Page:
David awoke with a splitting headache. Somehow once again, he'd fallen asleep at the Library. Either that or a Docent had followed him home. A table, a chair and a lot of stacks of books reaching from the floor to beyond the ceiling led him to assume it was the former. Still though, his headache refused to subside. He couldn't have been drinking, there's no alcohol in the Library (not officially anyway) and Dave was not suffering from the other hangover-related traits he normally gets, that meant only one possible thing.
"Shitty shitting shit…" he muttered, head in hands and trying really hard not to punch the table.
He'd been warned about it from some other mages he'd met. Sometimes if you're magically inclined, you get 'synced up' with all the weird goings on wherever you go and if something big happens, you sort of know what it is. Sort of. This was the biggest, angriest sort of big thing yet.
"Bloody prophetic, magic-y bollocking migraines…"
He sighed, frowned and dug out an A5 sketchbook and an HB. Opening to a blank page, he ran his hand over it and began to draw, not consciously, not really. His hand dashed across the page, the lead skimming the paper and occasionally leaving a mark. As construction lines began to form, so did his divination.
Josie also was awoken. Not by a headache, but a thump from in her room. She was confused, who could be up this late at night? It couldn't be Santa, he didn't come for a few months yet. Peering curiously over the side of her bed, she saw something amazing. Her toys were alive! They were alive and moving! Her eyes widened in amazement as her dolls and pony figures pulled the door open and began to walk out. Josie crept out of her bed as her toys joined her brother's robots and army men on a descent down the stairs. She switched the light on to get a better look. She continued to gawp as her father opened his door to see who left on the landing light. His eyes went almost as wide as hers. Quietly, father and daughter followed as the toys made their way downstairs and towards the door. After witnessing a tower being made of the plastic figures and one fashion doll sacrificing her arm to unlock the door to their house, Josie and her daddy went outside and stared in awe as her toys joined up with an enormous convoy of others walking down the street.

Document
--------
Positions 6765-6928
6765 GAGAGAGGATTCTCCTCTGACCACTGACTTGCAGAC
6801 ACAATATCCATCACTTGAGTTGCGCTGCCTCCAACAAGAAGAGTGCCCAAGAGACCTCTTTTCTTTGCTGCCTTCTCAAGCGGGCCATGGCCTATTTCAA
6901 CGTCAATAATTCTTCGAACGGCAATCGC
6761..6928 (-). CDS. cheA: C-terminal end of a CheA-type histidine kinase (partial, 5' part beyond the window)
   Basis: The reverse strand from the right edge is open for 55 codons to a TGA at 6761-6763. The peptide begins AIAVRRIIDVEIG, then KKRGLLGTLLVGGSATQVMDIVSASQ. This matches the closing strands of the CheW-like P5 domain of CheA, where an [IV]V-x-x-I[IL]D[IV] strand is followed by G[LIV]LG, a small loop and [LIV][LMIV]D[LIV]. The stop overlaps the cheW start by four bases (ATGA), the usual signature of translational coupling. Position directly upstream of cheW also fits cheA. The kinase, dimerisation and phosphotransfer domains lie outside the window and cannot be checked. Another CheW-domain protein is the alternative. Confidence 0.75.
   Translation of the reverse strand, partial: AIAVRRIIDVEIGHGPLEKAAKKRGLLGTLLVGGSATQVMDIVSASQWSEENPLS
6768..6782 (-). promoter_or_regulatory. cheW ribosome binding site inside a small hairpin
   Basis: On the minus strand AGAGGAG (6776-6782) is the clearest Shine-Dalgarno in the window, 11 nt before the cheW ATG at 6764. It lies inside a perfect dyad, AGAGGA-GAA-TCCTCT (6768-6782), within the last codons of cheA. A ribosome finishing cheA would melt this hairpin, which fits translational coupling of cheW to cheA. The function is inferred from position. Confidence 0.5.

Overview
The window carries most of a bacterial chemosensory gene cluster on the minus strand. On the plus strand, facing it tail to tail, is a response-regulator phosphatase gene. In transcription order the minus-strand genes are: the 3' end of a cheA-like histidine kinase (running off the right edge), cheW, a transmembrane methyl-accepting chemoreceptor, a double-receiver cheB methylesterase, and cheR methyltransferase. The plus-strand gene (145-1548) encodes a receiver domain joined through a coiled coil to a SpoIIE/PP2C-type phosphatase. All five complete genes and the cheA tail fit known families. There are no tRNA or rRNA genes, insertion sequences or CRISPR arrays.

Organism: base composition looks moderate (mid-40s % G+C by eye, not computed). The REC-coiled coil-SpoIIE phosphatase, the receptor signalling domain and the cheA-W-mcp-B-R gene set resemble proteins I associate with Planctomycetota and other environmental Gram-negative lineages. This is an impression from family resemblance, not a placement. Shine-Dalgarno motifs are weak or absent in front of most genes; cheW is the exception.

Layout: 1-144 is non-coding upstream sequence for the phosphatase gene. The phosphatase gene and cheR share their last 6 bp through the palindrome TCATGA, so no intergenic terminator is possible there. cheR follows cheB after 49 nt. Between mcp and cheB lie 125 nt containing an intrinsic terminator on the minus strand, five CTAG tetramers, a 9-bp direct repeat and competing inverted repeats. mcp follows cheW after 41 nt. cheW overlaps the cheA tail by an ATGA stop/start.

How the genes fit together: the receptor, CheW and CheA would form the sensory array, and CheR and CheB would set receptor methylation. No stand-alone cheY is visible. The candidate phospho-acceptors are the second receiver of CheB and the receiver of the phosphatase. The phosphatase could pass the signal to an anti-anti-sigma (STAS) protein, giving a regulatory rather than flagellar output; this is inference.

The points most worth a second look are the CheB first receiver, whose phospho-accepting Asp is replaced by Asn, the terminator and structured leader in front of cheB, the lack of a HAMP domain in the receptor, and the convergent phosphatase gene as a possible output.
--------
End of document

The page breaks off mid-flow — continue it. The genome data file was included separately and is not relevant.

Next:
The teddy bears marched, balls rolled or bounced and even Lego figures had constructed huge arks to help transport their many pieces. There were grand processions of Barbies, Bratz and a billion other fashion dolls strutting and staggering as fast as their joints would let them. Some looking haggard from the long journey, others from being played with too much. Even action figures from years ago were making the trek.
"Daddy, where are the toys going?" Josie asked her father.
He simply stared and shook his head in disbelief. "I don't know… Maybe they're off on Holiday…"
Josie accepted this and waved them off.
Meanwhile, a thousand miles away, The Lord Of Toys declared Playtime over and every toy to return to the Box.
It started with a thud. In a simple Graveyard in the dead of night, a tombstone had collapsed. Then another fell over. And another. As more fell, the first few started to be pulled along. Dragged by some unknown force, leaving long trails behind them on a pilgrimage of their own. Stone angels and statues pulled themselves free of their foundations and supports and began to accompany the tombstones, and rocks and pebbles and other broken stones back to their quarries.
The Shopkeeper, wearing a clean white apron, carrying a mop, hands covered in price-tags from different countries with a million different currencies and a nametag reading nothing walked down an empty high street. He was there at every grand opening, watching proudly like a father. He was there in boardrooms, not noticed, when hands changed and deals were made. Even on the shopfloors, guiding the staff and keeping everyone inside, staff and customers alike, satisfied. He was the one who kept stocks full, the cash registers all working properly, the lighting all bright and the displays of offers tempting and more than fair. Like so many times before, this man would be there as the shutters shut and the locks locked and the lights all went down for the final time. The signs in the windows proclaiming 'Closing Down Sales' and 'Everything Must Go' fluttered and fell to the floor. And as the world ended, all the shops and stores closed for one final time.